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  2. I love these lessons if only all lessons in school were like that, childrn might find them more interesting.

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    1. Great to hear from you Dawn, I whole heartedly agree with you, although according to the comment below you I am apparently "not setting my kids up for life!" hahaha

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  3. I guess things are not going too well or you would have replied to Jacq and Dawn. You are allowed to come home to UK . Will get accommodation as you have kids. Ok not what you would dream of but surely better than kids living in a cave and doing cave drawings. Wishing you well, hoping the children dont suffer because of your dreams. Your children live in this world. Not convinced home schooling in a cave drawing will set them up for life!..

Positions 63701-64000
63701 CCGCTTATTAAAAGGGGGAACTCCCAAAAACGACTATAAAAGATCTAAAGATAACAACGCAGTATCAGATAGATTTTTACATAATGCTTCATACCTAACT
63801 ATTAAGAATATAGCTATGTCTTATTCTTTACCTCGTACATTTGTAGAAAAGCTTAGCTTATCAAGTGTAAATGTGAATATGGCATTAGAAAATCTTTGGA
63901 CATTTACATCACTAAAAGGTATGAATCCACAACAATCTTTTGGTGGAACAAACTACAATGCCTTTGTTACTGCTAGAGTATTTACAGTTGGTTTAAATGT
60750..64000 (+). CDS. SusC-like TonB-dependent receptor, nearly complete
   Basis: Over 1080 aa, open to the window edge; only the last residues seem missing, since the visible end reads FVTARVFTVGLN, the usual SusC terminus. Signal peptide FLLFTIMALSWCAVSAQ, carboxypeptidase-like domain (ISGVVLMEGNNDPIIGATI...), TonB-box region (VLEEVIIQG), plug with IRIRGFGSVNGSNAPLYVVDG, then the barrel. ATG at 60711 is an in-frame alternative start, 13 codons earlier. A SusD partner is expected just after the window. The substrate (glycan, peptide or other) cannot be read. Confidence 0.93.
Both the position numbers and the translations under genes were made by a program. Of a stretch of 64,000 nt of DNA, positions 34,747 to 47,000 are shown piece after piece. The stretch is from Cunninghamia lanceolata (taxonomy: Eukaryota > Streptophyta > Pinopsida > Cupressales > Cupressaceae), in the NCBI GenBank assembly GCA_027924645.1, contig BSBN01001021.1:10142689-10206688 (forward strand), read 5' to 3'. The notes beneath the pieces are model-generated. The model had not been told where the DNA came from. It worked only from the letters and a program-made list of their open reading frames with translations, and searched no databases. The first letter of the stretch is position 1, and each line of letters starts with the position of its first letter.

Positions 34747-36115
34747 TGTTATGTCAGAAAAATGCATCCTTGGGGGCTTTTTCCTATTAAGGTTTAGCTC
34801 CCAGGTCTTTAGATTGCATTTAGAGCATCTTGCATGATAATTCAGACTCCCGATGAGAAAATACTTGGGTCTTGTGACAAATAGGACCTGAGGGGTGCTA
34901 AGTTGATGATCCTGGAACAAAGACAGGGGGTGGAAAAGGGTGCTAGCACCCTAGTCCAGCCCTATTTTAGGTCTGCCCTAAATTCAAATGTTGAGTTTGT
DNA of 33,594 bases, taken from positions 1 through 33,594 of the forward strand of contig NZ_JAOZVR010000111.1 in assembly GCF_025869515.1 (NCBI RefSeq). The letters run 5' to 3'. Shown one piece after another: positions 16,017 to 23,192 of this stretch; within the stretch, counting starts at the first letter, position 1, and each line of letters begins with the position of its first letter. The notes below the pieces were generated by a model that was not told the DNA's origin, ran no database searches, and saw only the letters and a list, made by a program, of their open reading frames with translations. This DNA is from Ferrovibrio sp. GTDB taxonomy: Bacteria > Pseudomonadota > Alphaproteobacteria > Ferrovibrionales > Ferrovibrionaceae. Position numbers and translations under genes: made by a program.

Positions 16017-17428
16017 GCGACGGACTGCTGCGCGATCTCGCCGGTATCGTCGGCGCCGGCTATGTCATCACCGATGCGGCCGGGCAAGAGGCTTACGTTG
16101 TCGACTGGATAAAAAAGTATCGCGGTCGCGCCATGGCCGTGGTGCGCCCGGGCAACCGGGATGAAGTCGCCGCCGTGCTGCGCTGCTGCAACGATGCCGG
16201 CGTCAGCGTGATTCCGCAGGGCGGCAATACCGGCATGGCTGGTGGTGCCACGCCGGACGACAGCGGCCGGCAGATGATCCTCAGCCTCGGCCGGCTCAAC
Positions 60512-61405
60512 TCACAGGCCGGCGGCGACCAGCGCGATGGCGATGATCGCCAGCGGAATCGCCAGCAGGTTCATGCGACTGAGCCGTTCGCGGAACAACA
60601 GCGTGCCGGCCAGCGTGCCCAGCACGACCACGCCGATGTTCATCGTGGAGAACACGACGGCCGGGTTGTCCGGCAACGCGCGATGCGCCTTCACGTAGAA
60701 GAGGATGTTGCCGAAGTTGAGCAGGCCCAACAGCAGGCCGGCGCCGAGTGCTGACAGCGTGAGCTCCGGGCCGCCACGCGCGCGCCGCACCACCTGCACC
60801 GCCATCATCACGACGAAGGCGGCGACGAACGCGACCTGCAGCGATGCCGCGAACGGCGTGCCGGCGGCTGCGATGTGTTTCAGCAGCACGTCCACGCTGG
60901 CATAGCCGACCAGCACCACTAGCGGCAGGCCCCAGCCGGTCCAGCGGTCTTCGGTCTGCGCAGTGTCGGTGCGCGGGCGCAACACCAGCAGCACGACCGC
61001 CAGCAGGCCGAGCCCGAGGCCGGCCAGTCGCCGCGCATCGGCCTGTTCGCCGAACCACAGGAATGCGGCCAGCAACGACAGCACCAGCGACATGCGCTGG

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    1. Hi Athena, Thanks for your concern. I'm sure you'll be pleased to hear that the house build has been coming along slowly but surely, we are afterall doing it ourselves with our own hands. We've dug all the foundations out and laid the steel, tomorrow we pour the concrete and complete the first major milestone of the build. I am 31 years old, within the next couple of years I will have succeeded in building an eco friendly home on a 5 acre plot without any mortgage or funding. I will have built my house from the ground up by myself, whilst simulateously running my own business and homeschooling my kids. I'm sorry you think that teaching children about art, culture, history and ancestral skills is "making them suffer". I'm also sorry you think that teaching my kids to follow their dreams, do what they love and be the people they truly wish to be is not "setting them up for life". I suppose you'll be shocked to hear that they also learn all the mundane things that school kids their age learn, it just doesn't make for very exciting posts and photos to share the times when they are studying workbooks or learning their second language. I truly hope something positive comes in to your life to fill the hole that causes you to write such negative rubbish on other peoples blog posts. good luck with that :)